- Sharp, skinny pins: Dritz Glasshead Pins. I love these glass head pins, they’re extra long and they’re very sharp and narrow. Just like with the needle, their sharp point and narrow shaft was able to pin the lace in places where a different pin may have snagged. I also used my Clover Flower Head Pins, especially to pin the lace to my dressform.
- Sharp, tiny scissors. You may be noticing a trend with this list. Sharp tools were KEY, because the fabric was delicate, so a dull tool would have caused awful snags. I used my Gingher thread snips for trimming all of the lace contours. I tried my small Kai snips, which I love for everything else, but they have a square end and weren’t as effective at maneuvering in the tight spaces.
Here’s a video I made of sewing the lace layers. You can see how my Free Motion Quilting foot is jumping up and down. You can also see that I pinned like CRAZY, and I was sewing over my disappearing purple-pen lines. The video is at 8x speed, so you can imagine that each seam took… a while.
It was tedious but it was also satisfying. Especially since my lace was just an embroidered mesh, my stitching lines blended in easily. I had a few sections on the skirt where there were no motifs, so I couldn’t avoid sewing just mesh-to-mesh. This means I do have a few tiny segments that have a visible seam with a seam allowance, but they are not noticeable.
Six slow seams later, I had a skirt. I left the center back seam open until later. But this was a big moment. I could finally tell that I really liked my lace, and I really liked the direction my dress was headed. It was a slow project, with so much uncertainty and so much pressure. So this moment was a beautiful chance for me to step back and acknowledge that yes: I was making the dress I wanted to make.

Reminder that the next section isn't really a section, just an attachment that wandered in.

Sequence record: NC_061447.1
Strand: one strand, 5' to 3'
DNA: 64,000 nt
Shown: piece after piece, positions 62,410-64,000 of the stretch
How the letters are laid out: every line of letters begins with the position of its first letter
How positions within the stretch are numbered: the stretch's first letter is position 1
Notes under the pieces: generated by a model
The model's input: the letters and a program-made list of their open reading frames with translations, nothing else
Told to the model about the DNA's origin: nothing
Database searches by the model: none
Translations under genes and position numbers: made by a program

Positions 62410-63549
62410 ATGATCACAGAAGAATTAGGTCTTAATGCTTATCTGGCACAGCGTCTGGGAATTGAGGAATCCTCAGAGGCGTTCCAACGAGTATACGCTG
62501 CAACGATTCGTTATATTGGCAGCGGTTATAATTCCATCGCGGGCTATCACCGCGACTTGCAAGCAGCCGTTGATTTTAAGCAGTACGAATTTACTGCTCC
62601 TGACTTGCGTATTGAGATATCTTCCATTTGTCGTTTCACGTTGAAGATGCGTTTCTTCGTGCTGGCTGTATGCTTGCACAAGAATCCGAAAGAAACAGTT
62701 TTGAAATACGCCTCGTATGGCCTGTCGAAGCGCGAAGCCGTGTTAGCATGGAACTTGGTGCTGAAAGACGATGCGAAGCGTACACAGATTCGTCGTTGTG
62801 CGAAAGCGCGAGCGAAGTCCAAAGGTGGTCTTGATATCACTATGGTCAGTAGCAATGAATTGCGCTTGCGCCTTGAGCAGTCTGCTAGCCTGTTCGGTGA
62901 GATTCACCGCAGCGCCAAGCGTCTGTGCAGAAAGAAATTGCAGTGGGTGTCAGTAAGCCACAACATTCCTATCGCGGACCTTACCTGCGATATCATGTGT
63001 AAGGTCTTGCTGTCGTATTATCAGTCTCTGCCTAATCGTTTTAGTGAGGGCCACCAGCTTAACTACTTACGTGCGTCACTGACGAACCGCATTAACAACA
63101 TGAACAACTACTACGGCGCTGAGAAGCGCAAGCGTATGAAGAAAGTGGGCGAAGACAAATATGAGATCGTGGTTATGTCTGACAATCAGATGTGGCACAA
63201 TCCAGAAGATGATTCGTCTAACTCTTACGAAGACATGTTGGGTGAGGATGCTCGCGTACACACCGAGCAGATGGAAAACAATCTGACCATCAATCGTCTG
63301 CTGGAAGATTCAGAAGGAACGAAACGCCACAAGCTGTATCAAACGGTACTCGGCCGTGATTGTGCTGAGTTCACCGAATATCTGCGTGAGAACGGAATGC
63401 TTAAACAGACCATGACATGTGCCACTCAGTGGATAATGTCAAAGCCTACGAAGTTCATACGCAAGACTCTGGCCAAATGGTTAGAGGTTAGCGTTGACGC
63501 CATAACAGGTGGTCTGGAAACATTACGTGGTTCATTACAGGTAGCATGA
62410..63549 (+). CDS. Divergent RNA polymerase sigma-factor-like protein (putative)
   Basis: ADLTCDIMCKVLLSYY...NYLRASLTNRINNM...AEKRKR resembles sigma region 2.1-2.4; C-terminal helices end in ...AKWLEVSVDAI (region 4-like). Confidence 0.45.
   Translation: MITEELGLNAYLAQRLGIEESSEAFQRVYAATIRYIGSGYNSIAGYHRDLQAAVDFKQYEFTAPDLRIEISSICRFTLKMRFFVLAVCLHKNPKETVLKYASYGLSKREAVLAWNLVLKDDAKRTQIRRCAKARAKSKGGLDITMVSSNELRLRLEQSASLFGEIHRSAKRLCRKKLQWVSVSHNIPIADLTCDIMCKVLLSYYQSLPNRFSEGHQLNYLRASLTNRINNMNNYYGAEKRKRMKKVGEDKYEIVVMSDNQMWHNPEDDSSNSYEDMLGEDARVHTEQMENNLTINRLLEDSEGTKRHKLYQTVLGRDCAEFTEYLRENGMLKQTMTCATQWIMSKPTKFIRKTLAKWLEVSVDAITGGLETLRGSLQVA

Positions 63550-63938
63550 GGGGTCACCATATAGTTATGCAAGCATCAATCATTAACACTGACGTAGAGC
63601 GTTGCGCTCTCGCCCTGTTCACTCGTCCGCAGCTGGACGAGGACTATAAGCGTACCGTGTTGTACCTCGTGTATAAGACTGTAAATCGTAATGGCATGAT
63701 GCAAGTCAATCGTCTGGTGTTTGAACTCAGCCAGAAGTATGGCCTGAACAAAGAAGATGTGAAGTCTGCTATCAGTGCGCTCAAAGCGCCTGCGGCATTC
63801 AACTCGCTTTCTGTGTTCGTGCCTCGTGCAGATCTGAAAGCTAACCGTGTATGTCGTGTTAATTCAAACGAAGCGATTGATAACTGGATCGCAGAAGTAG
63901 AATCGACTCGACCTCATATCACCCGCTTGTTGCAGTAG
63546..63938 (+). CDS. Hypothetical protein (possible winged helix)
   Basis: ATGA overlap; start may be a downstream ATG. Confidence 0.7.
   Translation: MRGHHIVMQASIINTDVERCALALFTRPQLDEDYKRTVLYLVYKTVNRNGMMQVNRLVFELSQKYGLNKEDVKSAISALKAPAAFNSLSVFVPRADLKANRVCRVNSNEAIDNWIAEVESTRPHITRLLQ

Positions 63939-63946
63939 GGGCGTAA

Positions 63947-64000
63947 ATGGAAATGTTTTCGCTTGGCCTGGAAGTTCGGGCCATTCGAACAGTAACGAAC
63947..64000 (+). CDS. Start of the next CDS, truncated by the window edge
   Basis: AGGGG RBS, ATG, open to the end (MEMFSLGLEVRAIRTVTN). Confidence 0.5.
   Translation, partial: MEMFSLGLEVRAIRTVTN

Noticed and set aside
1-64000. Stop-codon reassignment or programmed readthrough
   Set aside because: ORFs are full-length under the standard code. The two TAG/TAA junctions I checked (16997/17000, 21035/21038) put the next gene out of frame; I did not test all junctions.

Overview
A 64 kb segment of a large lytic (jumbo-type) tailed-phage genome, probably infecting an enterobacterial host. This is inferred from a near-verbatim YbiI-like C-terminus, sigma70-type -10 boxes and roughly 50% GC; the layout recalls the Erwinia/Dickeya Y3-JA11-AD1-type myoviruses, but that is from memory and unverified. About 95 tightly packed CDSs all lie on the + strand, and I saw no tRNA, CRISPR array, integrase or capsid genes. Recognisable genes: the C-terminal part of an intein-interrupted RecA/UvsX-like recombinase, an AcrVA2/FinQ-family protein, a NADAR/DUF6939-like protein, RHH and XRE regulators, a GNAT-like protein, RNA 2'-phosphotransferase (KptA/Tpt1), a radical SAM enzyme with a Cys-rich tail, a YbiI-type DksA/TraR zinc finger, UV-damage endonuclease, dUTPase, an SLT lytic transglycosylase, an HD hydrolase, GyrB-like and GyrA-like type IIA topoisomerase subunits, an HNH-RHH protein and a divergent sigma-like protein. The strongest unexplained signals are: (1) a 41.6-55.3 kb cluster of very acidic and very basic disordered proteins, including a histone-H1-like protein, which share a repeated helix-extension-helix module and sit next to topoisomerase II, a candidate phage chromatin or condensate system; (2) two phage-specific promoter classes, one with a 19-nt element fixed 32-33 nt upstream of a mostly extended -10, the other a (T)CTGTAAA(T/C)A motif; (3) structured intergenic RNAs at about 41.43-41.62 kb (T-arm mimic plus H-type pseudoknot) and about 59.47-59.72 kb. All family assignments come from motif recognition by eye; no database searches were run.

Let me give a quick shoutout here to my dressform’s dress: this is the bridesmaid dress I wore in my Matron of Honor’s wedding. It was the perfect under-layer for my dressform because it fit me very well, and it wasn’t white so I could see the overlaps in my white mesh fabric as I worked. I sewed a marking knot at the belly button of the blue dress, and a corresponding marking knot on the belly button of my lace piece, to make sure I lined up the fabric in the same way every time.
As you saw above, I had used my skirt pattern as the guideline for the lace seams on the skirt. But once I got to the bodice, I didn’t use the pattern anymore – I think that would have been more difficult and less reliable. I was sufficiently comfortable with the “seams anywhere” approach that I realized I’d rather drape the fabric directly over my dressform for a perfect fit. Plus, that way I could make sure all the motifs were where I wanted them. I wanted a lot of leaves and the smaller flowers around my neckline.